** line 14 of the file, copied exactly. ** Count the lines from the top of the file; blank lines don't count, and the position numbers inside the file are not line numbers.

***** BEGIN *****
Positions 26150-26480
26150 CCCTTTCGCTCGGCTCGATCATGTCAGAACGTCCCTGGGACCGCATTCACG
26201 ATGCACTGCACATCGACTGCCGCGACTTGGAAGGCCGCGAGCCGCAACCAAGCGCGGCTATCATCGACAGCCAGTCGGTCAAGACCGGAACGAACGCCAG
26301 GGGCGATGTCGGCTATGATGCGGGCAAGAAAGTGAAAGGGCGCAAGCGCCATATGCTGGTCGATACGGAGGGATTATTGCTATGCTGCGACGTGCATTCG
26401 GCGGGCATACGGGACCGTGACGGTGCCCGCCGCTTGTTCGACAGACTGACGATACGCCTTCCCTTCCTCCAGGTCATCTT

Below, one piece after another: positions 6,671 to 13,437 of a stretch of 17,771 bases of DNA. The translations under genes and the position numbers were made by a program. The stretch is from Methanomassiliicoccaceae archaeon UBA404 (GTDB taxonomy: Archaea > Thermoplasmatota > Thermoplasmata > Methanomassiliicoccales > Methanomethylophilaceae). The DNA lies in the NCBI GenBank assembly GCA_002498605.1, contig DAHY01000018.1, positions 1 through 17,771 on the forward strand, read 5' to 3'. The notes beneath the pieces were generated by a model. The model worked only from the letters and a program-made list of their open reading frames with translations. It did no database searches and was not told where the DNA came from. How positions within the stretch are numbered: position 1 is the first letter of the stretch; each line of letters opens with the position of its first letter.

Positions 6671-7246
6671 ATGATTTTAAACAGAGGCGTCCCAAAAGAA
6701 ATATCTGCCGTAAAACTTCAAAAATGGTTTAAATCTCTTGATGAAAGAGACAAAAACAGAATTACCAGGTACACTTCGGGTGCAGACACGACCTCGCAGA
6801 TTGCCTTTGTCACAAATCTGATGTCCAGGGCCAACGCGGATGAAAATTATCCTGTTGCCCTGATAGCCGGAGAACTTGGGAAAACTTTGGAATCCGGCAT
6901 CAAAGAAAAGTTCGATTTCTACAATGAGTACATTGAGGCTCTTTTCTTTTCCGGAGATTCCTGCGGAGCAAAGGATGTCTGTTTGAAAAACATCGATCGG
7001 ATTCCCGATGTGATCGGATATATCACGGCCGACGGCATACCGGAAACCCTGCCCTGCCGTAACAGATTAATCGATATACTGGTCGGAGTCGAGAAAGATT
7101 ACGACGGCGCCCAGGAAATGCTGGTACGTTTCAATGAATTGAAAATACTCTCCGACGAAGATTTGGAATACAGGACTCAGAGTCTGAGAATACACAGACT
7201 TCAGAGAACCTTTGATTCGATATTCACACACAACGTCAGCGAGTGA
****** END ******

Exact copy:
7201 TCAGAGAACCTTTGATTCGATATTCACACACAACGTCAGCGAGTGA